Deployment vs. StatefulSet for stateful applications

Tomáš Sapák
3 min readMay 16, 2022

Our application consists of multiple stateless microservices and a set of legacy applications used mostly as various kinds of data storage. Not reading the documentation properly, I’ve automatically expected to use Deployment for stateless services and StatefulSet for stateful applications. And boy, was I wrong.

Deployment vs. StatefulSet

Before diving in, let’s have a look at the main differences:


  • all replicas are interchangeable — all pods has random DNS names and are unable to hold unique data on persistent storage
  • common persistent storage for all replicas — all replicated pods use the same PVC and the same volume
  • PVC needs to be created for the deployment
  • load-balancing service is necessary to access pods
  • implemented with ReplicaSet — when upgrading, a new ReplicaSet is created, and pods are scaled up/down in new/old ReplicaSet based on the selected strategy. Rollback is supported by switching to old ReplicaSet


  • all replicas have specific name — {StatefulSet name}-index
  • unique persistent storage for each replica
  • PVC is auto-created for each replica but is not autodeleted (well, this feature is alpha in Kubernetes 1.23)
  • headless service is necessary to create a stable DNS name for each pod
  • As opposed to the Deployment, the StatefulSet creates pods directly. Due to this issue¹ automatic rollback in case of failed upgrade is not possible.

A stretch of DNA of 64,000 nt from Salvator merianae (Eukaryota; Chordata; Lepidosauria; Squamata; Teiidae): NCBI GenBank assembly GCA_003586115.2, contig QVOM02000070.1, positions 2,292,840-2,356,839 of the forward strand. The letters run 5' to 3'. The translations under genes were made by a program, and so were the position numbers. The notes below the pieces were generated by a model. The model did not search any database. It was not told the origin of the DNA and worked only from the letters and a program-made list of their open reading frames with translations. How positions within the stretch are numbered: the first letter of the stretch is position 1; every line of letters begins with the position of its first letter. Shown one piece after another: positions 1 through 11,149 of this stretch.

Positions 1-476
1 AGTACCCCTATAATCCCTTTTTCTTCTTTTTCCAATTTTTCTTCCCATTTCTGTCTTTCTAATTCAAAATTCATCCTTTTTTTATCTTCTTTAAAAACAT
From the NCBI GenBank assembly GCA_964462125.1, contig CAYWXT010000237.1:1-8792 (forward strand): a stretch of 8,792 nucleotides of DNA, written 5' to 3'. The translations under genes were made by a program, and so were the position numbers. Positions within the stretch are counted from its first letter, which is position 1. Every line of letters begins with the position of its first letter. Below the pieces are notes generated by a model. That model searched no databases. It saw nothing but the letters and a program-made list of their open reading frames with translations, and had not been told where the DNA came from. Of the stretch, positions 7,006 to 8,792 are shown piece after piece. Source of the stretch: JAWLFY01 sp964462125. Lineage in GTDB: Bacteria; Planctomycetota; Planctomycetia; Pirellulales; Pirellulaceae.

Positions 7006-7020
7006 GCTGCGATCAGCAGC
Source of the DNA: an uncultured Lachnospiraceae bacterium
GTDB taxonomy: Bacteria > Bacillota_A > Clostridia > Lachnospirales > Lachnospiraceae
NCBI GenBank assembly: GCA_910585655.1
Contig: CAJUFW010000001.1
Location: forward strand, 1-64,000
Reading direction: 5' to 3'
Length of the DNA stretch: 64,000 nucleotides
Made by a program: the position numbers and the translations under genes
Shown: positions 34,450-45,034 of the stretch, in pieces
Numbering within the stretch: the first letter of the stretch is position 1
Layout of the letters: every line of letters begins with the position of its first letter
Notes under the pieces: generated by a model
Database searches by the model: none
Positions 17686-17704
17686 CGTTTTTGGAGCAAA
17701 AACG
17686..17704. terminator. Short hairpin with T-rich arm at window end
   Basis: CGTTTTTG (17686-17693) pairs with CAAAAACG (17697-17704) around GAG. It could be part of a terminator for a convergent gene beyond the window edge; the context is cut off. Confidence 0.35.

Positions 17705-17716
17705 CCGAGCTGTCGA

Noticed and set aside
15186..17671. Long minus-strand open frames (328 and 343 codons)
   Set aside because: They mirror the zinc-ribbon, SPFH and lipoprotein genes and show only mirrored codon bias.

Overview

• upgrades/terminations are done sequentially from the pod with the biggest index number to the pod with index number 0

Deployment use cases

Stateless services

This one is obvious and is here just for completeness. I don’t believe there is a use case for stateless applications using StatefulSet.

Stateful services with a single replica

There are multiple reasons why you would run a single replica pod:

  • you don’t run a production-grade workload
  • the application can’t be replicated (almost any legacy app)
  • the application can be replicated, but replication causes more outages than a single replica scenario (I remember some fun outages with Shibboleth and Teracotta back in the days)

You won’t gain anything useful from the StatefulSet controller with single replica workloads. Deployment has better handling of upgrades with the usage of ReplicaSet and actually working rollback. Just remember to switch deployment strategy to recreate. All pods in the Deployment share the same storage, and you probably don’t want two pods to access the same storage simultaneously, even with a non-production PostgreSQL instance.

StatefulSet use case

The last man standing, Stateful services with multiple replicas, is that one case where the StatefulSet shines. A typical use case is a legacy application that supports clustering, where each replica needs to hold unique data. Good examples are:

  • SQL databases, continuously making all replicas the same
  • The storage systems like Elasticsearch or CEPH, spreading copies of data across the cluster, making each node unique.

These applications additionally need a unique node identity provided via headless service and lifecycle events done in a strict sequence (upgrades, nodes addition/deletion).


Choosing between Deployment and StatefulSet is pretty straightforward. If you have any doubts, check those two schemas above, and you should have a clear picture even without reading the rest of the article.

PS: Thanks to for recommending to me. Both schemas from this article were coded easily like this:



Tomáš Sapák

DevOps engineer, automation, and orchestration enthusiast. Love working with AWS and OpenStack.